What is a Chatbot
A brief non-technical overview of Chatbots
A chatbot is software that simulates conversation with a goal of performing a task for a user. Chatbots are designed to process voice and text-based commands and perform predefined actions. Most use artificial intelligence to understand and respond to human dialogue but more simple bots rely on regex (regular expressions).
A user gains access to a chatbot over a messaging platform. The most familiar ones may already be in your home like Alexa or in your pocket like Siri. You can learn more about chatbots by reading our Chatbot Primer by downloading it here.
Messaging is King
So far over 1 billion people use Facebook Messenger each month and they now have the ability to summon chatbots into their messaging experiences. From a usage perspective, in terms of daily average users time spent at least: Messaging apps > Social media.
- Many view this as part of the natural digital evolution from Web to Social to Messaging.
- In reality it is still really early — today the search term “chatbot” logs roughly 125,000–150,000 monthly searches. Among search topics that is tiny. But this is basically 2x the number of searches from just 6 months ago
- When you consider all of the departments of the economy it can touch it can be a $40 billion market.
Artificial Intelligence for the Masses
Platforms and Tools for Developers
Along side the rise of messaging and separate but just as powerful disruptive technology is gaining a second wind through the rise of new data infrastructure and the cloud. Today all companies can take advantage of artificial intelligence to reshape their businesses. No vertical will go untouched.
We can build unique solutions with the help of machine learning and natural language tools from Google, Microsoft, Facebook and IBM to build intelligent applications, chatbots and voicebots.
- For natural language, a sub-sector of AI, you can find a deep dive on their services here, here, and here
- Many of the unique machine learning algorithms have also been made available to the public. So today the only differentiators are tied to your ability to manipulate these models and the underlying data that you can supply for the models.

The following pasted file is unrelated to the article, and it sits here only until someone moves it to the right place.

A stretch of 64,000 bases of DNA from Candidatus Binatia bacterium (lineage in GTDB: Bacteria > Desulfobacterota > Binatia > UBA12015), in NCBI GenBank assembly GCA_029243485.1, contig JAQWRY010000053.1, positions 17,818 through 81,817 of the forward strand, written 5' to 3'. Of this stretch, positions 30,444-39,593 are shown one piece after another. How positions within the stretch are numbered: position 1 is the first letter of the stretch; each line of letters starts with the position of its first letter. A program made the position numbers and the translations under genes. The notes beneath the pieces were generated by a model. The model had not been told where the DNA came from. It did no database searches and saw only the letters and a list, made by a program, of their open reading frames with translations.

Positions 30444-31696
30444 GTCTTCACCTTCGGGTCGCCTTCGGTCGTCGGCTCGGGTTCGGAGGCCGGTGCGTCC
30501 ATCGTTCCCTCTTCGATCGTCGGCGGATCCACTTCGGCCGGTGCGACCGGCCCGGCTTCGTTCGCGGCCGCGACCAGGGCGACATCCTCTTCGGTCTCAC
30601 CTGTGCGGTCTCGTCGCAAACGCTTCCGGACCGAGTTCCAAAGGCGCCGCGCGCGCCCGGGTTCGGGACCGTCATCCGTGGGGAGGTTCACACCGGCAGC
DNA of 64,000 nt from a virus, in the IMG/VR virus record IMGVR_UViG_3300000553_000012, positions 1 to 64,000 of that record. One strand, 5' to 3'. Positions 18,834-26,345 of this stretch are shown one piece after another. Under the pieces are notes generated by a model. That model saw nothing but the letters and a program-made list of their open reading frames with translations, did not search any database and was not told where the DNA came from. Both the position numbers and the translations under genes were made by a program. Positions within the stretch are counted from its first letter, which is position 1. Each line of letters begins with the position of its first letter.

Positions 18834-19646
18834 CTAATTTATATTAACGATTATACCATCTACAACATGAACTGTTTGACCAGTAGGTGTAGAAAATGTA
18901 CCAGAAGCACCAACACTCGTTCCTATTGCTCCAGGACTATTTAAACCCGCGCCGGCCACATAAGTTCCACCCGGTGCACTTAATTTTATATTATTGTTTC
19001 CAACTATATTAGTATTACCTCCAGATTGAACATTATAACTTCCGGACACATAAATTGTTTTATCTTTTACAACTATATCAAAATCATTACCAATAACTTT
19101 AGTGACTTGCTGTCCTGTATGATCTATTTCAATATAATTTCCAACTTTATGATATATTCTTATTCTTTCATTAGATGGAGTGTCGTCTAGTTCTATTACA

- This is where most companies have a unique advantage over some of the tech giants. Its why these giants are so hungry to get you to use their data platforms for free (they want your data).
- Developers who mature out of these solutions or don’t want to share their data can build their own intelligent solutions or bots using tools like this one.
A New Channel for Business
Not Just for Marketing
Most businesses have a strategy for inbound customer telephone calls and more digital savvy companies have introduced solutions like Intercom to address real-time web traffic. But as the chart below demonstrates only a few have established a persistent scaleable messaging solution.
- Messaging platforms give customers a direct connection to a business and they provide a channel for other stakeholders to get what they need
- Chatbots for customer service, human resources, and sales for internal use or external purposes are natural extensions
- This is why most companies will have more than one bot to meet purpose driven needs of their business
Consumers Strongly Prefer Digital Interactions
To wrap this why now section up lets just look at whether people are truly ready for more digital engagement. From below its quite clear that the population prefers digital as the starting point for customer care interactions. Most consumers want a self-service option. The question from here is whether or not bots can deliver an experience that matches the expectations of users.
What Can a Bot Do?
Bots Help Businesses and People Today
A Few Use Cases:
Bots in Customer Support are a Natural
Bots can Handle an Array of Customer Care Tasks
- For today’s consumer, bot-based support is a logical use case